Wednesday, March 6, 2019

The Relationship Between Sin and Suffering

Job's "friends" have gotten quite a bit of bad press over the last few thousand years. And for good reason. As the saying goes, "with friends like that, who needs enemies?" Their karma-like understanding of sin and suffering is far too simplistic for this world that God rules and is redeeming. 

So what does the Bible say about the relationship between sin and suffering? I offer the following as a basic outline of the Bible's contours on the subject:

1) All suffering is tied to Sin.
2) Suffering is not always a result of specific sin/s.
3) Suffering is sometimes a result of specific sin/s.
4) You are not necessarily right with God because you are circumstantially prosperous.
5) You are not necessarily under condemnation before God because you are suffering.


1) All suffering is tied to Sin.

Death entered on account of Original Sin. Cancer, disease, dangerous bacteria, defects and deformity, deadly natural disasters, accidents, diabetes, viruses, and violence are all present on planet earth as a result of The Fall.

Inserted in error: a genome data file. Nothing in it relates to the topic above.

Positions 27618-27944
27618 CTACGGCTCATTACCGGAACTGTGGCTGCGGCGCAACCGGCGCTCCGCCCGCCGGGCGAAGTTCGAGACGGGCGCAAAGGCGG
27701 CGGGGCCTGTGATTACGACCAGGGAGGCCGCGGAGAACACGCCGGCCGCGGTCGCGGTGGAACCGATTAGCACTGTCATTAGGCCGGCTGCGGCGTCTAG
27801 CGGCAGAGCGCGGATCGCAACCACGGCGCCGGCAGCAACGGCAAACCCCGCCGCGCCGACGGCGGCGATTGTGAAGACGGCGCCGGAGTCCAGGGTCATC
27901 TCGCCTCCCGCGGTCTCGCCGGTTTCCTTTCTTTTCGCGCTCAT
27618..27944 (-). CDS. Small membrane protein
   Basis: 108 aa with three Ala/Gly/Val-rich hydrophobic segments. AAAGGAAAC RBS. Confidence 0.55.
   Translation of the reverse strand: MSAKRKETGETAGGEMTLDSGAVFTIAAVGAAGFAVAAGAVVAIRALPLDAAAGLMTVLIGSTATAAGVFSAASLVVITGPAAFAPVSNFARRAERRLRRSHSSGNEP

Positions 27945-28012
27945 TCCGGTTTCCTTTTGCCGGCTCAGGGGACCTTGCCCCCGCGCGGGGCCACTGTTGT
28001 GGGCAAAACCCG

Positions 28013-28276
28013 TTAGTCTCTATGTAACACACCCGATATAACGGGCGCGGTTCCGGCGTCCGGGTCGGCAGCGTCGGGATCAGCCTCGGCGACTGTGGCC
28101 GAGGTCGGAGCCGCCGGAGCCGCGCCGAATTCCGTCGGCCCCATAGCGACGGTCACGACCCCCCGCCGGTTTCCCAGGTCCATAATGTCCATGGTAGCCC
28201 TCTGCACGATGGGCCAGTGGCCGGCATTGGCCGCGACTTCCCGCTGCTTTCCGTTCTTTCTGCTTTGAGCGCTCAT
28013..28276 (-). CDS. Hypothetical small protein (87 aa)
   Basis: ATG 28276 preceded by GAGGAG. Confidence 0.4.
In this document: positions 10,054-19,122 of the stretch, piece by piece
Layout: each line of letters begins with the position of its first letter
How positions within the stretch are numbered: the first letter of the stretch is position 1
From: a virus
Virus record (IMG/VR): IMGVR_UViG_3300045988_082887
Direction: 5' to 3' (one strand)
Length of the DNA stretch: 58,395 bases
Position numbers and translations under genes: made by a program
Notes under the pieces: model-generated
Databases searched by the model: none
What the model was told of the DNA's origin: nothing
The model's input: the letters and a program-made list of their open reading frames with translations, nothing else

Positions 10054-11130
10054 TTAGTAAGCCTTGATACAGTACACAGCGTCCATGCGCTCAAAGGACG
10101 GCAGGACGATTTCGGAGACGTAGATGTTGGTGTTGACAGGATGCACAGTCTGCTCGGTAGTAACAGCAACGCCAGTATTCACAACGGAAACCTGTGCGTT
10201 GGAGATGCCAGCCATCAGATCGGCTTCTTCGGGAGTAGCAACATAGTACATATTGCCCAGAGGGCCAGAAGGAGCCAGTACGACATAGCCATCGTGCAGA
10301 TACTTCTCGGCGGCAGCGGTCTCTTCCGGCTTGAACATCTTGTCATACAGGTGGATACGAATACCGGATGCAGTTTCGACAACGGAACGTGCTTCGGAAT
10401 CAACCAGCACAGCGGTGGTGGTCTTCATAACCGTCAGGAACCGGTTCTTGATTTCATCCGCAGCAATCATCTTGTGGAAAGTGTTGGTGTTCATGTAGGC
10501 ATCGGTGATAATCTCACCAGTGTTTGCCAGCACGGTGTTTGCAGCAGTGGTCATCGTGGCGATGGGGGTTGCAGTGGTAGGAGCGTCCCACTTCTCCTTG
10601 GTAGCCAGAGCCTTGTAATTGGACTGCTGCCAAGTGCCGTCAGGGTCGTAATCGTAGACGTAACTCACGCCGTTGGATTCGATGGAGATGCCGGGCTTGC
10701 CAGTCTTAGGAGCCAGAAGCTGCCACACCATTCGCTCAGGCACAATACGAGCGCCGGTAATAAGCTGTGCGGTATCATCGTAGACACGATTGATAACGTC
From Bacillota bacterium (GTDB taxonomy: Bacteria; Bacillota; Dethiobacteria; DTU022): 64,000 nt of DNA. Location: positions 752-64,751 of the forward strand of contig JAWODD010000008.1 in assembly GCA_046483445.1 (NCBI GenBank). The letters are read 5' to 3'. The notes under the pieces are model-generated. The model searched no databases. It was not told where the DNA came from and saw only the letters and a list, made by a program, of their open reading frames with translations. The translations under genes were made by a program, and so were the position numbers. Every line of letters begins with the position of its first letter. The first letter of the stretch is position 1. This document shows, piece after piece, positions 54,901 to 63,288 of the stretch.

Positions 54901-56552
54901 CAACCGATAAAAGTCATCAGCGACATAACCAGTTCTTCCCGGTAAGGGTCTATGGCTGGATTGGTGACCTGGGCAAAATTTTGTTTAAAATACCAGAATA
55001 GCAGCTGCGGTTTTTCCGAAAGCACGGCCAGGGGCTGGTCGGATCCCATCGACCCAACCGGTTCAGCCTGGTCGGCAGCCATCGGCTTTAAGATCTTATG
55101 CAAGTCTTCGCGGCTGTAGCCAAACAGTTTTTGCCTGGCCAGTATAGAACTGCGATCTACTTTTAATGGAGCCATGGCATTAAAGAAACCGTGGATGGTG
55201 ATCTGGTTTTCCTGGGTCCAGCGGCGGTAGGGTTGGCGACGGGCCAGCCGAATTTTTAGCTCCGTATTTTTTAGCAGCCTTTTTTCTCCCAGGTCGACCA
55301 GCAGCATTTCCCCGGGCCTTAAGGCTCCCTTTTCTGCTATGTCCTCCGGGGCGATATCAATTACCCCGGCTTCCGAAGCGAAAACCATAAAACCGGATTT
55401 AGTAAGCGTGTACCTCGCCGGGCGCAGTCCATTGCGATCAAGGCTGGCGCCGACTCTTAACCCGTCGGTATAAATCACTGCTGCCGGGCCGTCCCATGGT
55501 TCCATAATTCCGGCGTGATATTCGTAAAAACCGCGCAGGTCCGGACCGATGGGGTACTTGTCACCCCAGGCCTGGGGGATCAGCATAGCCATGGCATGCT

Genesis 2:16 And the LORD God commanded the man, saying, "You may surely eat of every tree of the garden, 17 but of the tree of the knowledge of good and evil you shall not eat, for in the day that you eat of it you shall surely die."

Genesis 3:6 So when the woman saw that the tree was good for food, and that it was a delight to the eyes, and that the tree was to be desired to make one wise, she took of its fruit and ate, and she also gave some to her husband who was with her, and he ate.

Romans 8:20 For the creation was subjected to futility, not willingly, but because of him who subjected it, in hope 21 that the creation itself will be set free from its bondage to corruption and obtain the freedom of the glory of the children of God. 22 For we know that the whole creation has been groaning together in the pains of childbirth until now. 23 And not only the creation, but we ourselves, who have the firstfruits of the Spirit, groan inwardly as we wait eagerly for adoption as sons, the redemption of our bodies.

2) Suffering is not always a result of specific sin/s.

Job’s “friends” were dead wrong.